A collection of crystals

Some time ago, finding and photographing ice crystals became a winter project. There’s a story to my discovery of ice crystals, but first the images:


And here’s the story of how I got into tromping out into 5 degree Fahrenheit weather to photograph ice crystals.

1. Snowflakes – The prelude to my crystal story. Snowflakes are perhaps the most familiar ice crystal form – a hexagonal shape. Snowflakes form in the sky, but the most of the crystals that form on terrestrial objects have a recognizably hexagonal form. These snowflakes fell on a slender branch and are highly magnified.
2. The leaf and the star – The real start for my story is this image of stream ice. I’d been photographing the swirling, curving patterns on steam ice – but what was the spiky star at the bottom of the beech leaf?
3. Ice stars – When it gets quite cold,  under 10 degrees Fahrenheit, the icy surface of the stream sprouts stars:  crystal spikes that radiate from a center. Sometimes there are clusters of them, sometimes the spikes overlap, *matting the stream surface* with crystals.
4. Crystals on snow – When it gets colder, zero to 5 degrees Fahrenheit, crystals can accumulate on the snow by a stream. Some of the crystals have feathery shapes. The feathery crystals are the ones I love best. They are relatively rare, and need a combination of conditions to form. Lack of wind may be a factor. If it’s windy at night, stars and spikes can form instead.
5. Crystal feathers or ferns – An extreme closeup of a fern-like shape on snow at the edge of a stream. It looks like a snowflake, but it crystallized on earth from water vapor from the stream.
6. Feathers and ferns – The feathery shapes can form on twigs and other objects. This twig was above a brook.
7. Leaf crystals – A leaf on the stream surface with crystals at the edge. The ice crystals can be diverse – a combination of feathers, spikes, and rays.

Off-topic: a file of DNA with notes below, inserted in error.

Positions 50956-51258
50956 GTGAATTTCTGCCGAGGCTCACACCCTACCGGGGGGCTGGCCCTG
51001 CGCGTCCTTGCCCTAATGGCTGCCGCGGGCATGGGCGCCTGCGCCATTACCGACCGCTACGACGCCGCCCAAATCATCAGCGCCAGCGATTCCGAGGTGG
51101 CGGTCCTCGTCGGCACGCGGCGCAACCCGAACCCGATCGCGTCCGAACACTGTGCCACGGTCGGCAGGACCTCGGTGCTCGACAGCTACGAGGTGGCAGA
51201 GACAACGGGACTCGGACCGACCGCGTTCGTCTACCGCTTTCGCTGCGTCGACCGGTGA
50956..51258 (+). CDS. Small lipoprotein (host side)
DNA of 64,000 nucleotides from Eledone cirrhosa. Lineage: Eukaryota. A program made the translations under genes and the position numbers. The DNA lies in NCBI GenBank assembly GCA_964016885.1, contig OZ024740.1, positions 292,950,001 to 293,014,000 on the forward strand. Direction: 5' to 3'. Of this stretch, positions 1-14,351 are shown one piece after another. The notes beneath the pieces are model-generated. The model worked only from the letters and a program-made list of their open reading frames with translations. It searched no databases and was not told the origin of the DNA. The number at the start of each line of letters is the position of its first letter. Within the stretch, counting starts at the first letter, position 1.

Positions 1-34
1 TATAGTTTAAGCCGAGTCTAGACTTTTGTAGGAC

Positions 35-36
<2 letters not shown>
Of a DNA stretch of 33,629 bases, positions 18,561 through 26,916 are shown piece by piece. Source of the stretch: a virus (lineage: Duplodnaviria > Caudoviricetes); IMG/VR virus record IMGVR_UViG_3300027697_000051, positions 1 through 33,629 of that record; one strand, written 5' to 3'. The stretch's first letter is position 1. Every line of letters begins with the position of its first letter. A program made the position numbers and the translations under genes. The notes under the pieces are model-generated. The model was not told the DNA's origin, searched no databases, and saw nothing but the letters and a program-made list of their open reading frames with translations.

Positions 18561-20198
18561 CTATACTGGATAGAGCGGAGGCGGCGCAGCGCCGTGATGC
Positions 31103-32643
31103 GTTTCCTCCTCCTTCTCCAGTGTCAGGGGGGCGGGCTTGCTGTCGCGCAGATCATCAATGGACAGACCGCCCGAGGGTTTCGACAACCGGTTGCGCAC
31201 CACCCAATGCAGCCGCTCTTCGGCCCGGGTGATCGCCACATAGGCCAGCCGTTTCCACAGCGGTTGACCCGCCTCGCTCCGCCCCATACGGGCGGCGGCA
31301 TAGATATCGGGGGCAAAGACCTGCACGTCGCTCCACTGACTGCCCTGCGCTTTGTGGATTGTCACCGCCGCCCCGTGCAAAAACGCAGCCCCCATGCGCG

8. Crystalline pipes – These hollow hexagonal pipes formed on a stem. This was taken in a field near a wetland.
9. Pipes on a frozen drops – Crystals can form on frozen drops if the temperature drops quickly from near freezing to a much lower temperature.
10. Plates on a grass blade – From the same field near a wetland. Crystals can form in clear hexagonal plates.
11. Foxtail frost – More plates on a foxtail in the same meadow near a wetland.

I keep going back in such ridiculously cold weather because of the variety of the crystal forms. They are like flowers, but unlike the more or less predictable succession of wildflowers, I only can only guess what I’ll find when I go out on a cold morning.


Refrozen ice

Another image of crystals that formed on stream ice that melted and refroze:

Just a bit of blue in this one – it’s nearly black and white. The spiky, comb-like crystals formed on thicker pieces of ice.

Icy bubbles

Bubbles in ice, in late afternoon light:

No black and white conversion this time – I like the dark blue look.


Crystal stars

Crystal stars are one of the types of crystals that form on really chilly nights (less than 10 deg F). On this morning, instead of a few isolated stars, there was a mass of crystals:

The bit of sun lends some shimmer to the stars – and I left this in color, instead of converting to B&W as I often do for ice images. The scene is perhaps six inches wide.

Ice patterns

A small section of an icy brook:


The ice on the surface of the brook formed, melted somewhat during the day, and froze again at night. The second freeze created the fine crystals.

Another cascade at Spirit Falls

Another one of the smaller cascades at Spirit Falls:

Spirit Falls

Spirit Falls isn’t a single waterfall, it’s a series of cascades that course through a steep slope covered with boulders. I was lucky to see it again recently when it was in good flow and decorated with ice:


If you live in Massachusetts, Spirit Falls is in Royalston, in the Trustees of Reservations property Jacob’s Hill. It’s a mile or so from the trail head to the falls.

Seeds and fibers

Lately I’ve been exploring the seed phase of flowers. Three follow: common milkweed, Black-eyed Susan (Rudbeckia), and a tiny aster:

Happy new year, everyone!

Twelve from 2018

A selection of images from this year:


This year I rediscovered beach scenes – it’s been a long time since I’ve photographed them. Muir Beach and Rodeo Beach were eye opening (and very foggy, as was my visit to the oaks in Helen Putnam Park). It was a good year for finding beautiful flowers, but not so for insects. As the year winds to a close, I’m wishing for colder weather and new frost discoveries. Thanks for all of your thoughts, comments, and likes – have a happy holiday season.

Little Bluestem

Here’s a spikelet of the grass Little Bluestem:

It’s complex and curious when you get close to it. As read about how to describe this pretty thing, I found some of the special terms for the floral parts of grasses. The slender spike on the top is the awn. With more time with the botanical diagrams I’ll be able to tell a lemma from a glume. A USDA plant guide I read says that if you want to harvest the seed of little bluestem you need to “debeard” it (remove the tufts).